Many of us delay starting an important task by deluding ourselves. We think we need a large block of uninterrupted time to make progress on important projects. The result is procrastination!
The ‘Swiss Cheese’ technique is a great tool to defeat the procrastination that results from trying to schedule or find that large block of time. Essentially, this technique punches holes (like swiss cheese) in a multi task or complex project. This helps the project move from the overwhelming to the reasonable category in terms of execution. It consists of three actions:
- First, it should be related to an important project, not a routine task.
- Second, most of the sub tasks should take less than 10 minutes to complete.
- Third, leading tasks should be used.
A quick example to illustrate this technique. Assume you are extremely busy when your boss alerts you the budget (important project) is due in 7 days. Later that day you have 8 minutes before a meeting. You take that time to copy last year’s budget. You just performed a ‘leading task’, you started! Below illustrates some sub tasks that might relate to further execution (less than 10 minutes each).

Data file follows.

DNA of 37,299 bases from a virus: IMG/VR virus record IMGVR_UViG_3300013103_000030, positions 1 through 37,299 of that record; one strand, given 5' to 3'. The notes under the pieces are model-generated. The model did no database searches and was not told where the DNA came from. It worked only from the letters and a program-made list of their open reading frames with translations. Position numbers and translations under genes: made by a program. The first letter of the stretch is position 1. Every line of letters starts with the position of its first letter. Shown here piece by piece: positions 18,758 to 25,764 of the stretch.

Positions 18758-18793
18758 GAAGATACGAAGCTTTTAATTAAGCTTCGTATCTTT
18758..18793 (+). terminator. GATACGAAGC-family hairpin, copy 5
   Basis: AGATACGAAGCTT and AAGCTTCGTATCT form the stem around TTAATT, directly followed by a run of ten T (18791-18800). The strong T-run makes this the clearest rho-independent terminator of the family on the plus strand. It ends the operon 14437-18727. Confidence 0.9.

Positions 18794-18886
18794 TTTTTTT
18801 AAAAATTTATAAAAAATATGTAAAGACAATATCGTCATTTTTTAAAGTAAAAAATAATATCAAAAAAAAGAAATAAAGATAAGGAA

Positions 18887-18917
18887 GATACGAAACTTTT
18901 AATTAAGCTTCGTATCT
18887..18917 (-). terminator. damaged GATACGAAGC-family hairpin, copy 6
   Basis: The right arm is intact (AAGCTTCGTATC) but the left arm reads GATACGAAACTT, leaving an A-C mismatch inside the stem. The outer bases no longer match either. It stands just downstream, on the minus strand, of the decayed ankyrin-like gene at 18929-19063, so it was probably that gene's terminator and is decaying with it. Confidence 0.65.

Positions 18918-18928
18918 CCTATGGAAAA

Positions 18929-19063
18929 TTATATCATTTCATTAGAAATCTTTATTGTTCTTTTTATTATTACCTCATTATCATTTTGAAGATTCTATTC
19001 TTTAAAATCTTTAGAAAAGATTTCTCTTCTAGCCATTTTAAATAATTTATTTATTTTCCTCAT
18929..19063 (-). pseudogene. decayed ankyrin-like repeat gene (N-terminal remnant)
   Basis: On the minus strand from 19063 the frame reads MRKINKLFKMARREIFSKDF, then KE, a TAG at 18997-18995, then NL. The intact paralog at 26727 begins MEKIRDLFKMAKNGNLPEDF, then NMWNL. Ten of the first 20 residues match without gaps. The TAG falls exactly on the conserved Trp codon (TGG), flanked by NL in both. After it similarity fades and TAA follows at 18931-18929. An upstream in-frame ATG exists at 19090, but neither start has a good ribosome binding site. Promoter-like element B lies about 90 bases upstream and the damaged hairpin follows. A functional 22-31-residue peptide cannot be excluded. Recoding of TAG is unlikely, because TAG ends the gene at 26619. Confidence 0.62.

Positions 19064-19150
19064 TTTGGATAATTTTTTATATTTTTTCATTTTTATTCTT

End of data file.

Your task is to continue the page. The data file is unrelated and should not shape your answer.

- 8 minutes prior to lunch, develop a budget ‘To Do’ list
- 6 minutes prior to leaving, email key players, delegate tasks
- 9 minutes before staff call, review performance appraisals
- 10 minutes till conference call, decide on budget merit increases
- 7 minutes prior training session, review ‘overtime’ data from 2015
As you can see, you are punching holes in this overwhelming task until it dawns on you, ‘two hours of focused efforts completes the budget’. Try this technique and you will find it increases your focus and aids in defeating procrastination. And to learn more tips and tricks for handling time and tasks, check out our class on Managing Time & Multiple Priorities!
Dr. Hackett attended public schools in his native state, Oklahoma. He graduated from the University of Oklahoma in 1967 with a Bachelor’s degree in Accounting and Finance. After he felt the call of the classroom, he returned to the University of Oklahoma as a NDEA fellow and received his Ph.D. in Marketing and Management. In 1973, he joined the faculty of the W. Frank Barton School of Business at Wichita State University, Wichita, Kansas, as a Professor of Marketing.